As the heart of summer starts to wind down, I cannot help but reflect on how the past couple months have been for us. I have to say that this summer was full of highs, wows and downright gratitude for God's grace. First off, Brayleigh came off of supplemental oxygen and has not needed it for nearly five months now. It makes it much easier to transport her from place to place without carrying her and an oxygen tank. She is much more aware, loves to play and enjoys hugs and kisses. It is a sweet sight to see.
After getting medical clearance from pretty much every specialist doctor from pulmonology to cardiology, we decided to take a huge leap of faith and travel to New York to visit family. While logistically getting to and around the airport was major drama, Brayleigh handled the flight extremely well. Not once did she cry or whimper. She had a chance to meet lots of cousins in Brooklyn, and even showed them how she knew how to pull out her feeding tube! She seemed exhausted by the end of our stay from all of the hosting, hugs, oohs and ahhhhs. We also spent a few days in Manhattan for a family reunion. Brayleigh was able to enjoy a double decker bus tour of the Big Apple (and she rode on the upper deck). While we chose to limit her activities (like going to Rockefeller Center, museums and a Broadway show), she did join us for a family picnic at the Chelsea Pier, and took in a great breeze on the carousel with big sis. We were advised that traveling with Brayleigh could be stressful on her and her heart, but for her, it seemed like a piece of cake and she did it!
Shortly after returning from New York, we received big news. A couple of weeks after she was born, it was suggested that Brayleigh be placed in hospice care once we brought her home. It was definitely a hard pill to swallow because it seemed like we were giving up on her. But to the contrary, it ended up providing her with resources that we needed as a family and a truly and genuine supportive network to ensure that she was taken care of. Well because she exceeded the life span initially projected and was in an upward trajectory, Brayleigh graduated out of hospice! She is only the second child with Trisomy 18 in three years to graduate from this program. It was such an honor and boy, did we celebrate our baby girl's achievement.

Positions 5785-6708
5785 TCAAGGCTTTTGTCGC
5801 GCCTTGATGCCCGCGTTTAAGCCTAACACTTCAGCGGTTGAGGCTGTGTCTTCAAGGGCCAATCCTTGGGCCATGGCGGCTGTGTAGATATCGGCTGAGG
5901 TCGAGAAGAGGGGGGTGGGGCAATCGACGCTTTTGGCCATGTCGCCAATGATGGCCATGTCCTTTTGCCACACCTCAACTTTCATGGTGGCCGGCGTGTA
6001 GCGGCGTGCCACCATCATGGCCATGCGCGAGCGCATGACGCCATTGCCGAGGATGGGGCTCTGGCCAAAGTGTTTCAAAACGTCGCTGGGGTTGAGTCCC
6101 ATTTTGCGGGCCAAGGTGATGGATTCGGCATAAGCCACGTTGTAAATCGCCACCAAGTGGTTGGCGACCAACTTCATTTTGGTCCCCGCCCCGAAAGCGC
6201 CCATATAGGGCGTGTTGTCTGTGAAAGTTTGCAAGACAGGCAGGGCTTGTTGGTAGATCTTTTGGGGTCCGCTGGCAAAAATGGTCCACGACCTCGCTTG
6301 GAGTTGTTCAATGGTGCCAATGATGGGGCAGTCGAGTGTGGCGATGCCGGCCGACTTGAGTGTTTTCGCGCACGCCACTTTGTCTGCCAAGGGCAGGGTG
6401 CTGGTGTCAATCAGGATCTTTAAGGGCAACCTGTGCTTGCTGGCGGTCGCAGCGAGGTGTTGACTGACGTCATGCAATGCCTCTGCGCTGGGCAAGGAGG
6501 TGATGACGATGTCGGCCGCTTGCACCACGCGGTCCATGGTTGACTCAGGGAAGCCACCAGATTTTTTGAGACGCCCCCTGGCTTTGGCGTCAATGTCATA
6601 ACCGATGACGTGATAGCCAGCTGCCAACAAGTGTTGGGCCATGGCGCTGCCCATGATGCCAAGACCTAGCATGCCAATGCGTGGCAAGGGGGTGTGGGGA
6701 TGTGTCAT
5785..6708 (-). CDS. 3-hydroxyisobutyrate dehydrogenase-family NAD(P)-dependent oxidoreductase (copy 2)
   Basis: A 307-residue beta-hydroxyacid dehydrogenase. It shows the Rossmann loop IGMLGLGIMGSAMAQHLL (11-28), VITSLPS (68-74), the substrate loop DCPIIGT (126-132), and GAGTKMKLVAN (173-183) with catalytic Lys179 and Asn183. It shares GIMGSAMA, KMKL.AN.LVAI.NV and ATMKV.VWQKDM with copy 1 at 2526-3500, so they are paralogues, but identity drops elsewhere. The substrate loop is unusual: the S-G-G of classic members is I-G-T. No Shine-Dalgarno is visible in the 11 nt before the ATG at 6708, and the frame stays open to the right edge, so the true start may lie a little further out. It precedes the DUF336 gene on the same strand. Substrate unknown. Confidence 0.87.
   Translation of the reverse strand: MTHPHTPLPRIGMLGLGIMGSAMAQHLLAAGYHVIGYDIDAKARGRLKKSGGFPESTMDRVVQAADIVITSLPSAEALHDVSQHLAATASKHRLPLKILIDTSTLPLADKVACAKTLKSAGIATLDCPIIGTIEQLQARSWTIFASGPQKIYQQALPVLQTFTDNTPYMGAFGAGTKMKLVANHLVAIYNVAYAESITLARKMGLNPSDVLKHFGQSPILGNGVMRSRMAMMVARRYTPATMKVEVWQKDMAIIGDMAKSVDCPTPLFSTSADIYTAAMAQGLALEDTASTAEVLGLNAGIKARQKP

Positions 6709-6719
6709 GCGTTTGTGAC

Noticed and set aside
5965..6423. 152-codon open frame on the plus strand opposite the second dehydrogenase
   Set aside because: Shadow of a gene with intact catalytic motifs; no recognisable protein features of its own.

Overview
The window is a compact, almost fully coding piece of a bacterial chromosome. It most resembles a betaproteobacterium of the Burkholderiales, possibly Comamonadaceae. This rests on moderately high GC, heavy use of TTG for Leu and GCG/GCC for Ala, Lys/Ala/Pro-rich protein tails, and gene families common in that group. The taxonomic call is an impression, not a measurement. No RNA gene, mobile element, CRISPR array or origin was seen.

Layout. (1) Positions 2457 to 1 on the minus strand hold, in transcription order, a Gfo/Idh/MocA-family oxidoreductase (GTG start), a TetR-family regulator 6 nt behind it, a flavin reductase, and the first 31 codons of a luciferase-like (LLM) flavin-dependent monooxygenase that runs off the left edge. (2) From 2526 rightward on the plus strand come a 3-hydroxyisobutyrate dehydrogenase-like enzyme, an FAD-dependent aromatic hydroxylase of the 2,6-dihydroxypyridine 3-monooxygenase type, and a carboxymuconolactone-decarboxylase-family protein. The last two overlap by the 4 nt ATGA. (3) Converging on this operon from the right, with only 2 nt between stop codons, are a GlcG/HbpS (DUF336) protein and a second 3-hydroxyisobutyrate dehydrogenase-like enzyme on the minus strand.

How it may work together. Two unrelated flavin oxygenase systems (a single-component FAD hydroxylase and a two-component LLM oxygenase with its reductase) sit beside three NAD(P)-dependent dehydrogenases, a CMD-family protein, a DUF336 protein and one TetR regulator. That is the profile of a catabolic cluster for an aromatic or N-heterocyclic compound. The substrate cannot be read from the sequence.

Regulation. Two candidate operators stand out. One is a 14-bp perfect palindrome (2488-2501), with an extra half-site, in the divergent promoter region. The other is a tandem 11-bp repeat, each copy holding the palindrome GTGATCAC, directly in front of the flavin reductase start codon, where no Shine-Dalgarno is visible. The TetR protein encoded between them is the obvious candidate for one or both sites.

Brayleigh has demonstrated her strength and awareness by constantly pulling her feeding tube out and causing us repeated angst. After careful thought, we decided to have the gastric tube (G-tube) inserted surgically into her stomach just over two weeks ago. Brayleigh tolerated the surgery well, and after one night's stay in the hospital, she continues her road to recovery. Her face is now cannula and feeding tube free, and for the first time in a long time, we can see her beautiful little face every single day.
Brayleigh has undoubtedly defied all odds over the past few months. As she approaches her first birthday in October, I continue to be extremely thankful for her and the joy that she has brought to our family. This summer, we truly learned how prayer changes things like never before. We have so much to look forward to, and we are so proud of our baby girl for continuing to prove her purpose on this Earth.
Tuesday, August 25, 2015
I had the pleasure of connecting with a woman, Mrs. Day, who saw the Fox News story back in April. She lost her baby to Trisomy 18 nearly 11 years ago but was so inspired by Brayleigh's journey. After four months of communicating via phone and email, she came by to meet Brayleigh today. I tried to be sensitive to her emotions when she asked to hold her. Through her tears of admiring Brayleigh's progress and abilities, we did manage to laugh a lot. She gave Brayleigh a blanket that belonged to her daughter, Jade, and that nearly put me in tears. In the end, our babies' journeys (while different) have been and continue to be an inspiration to us all.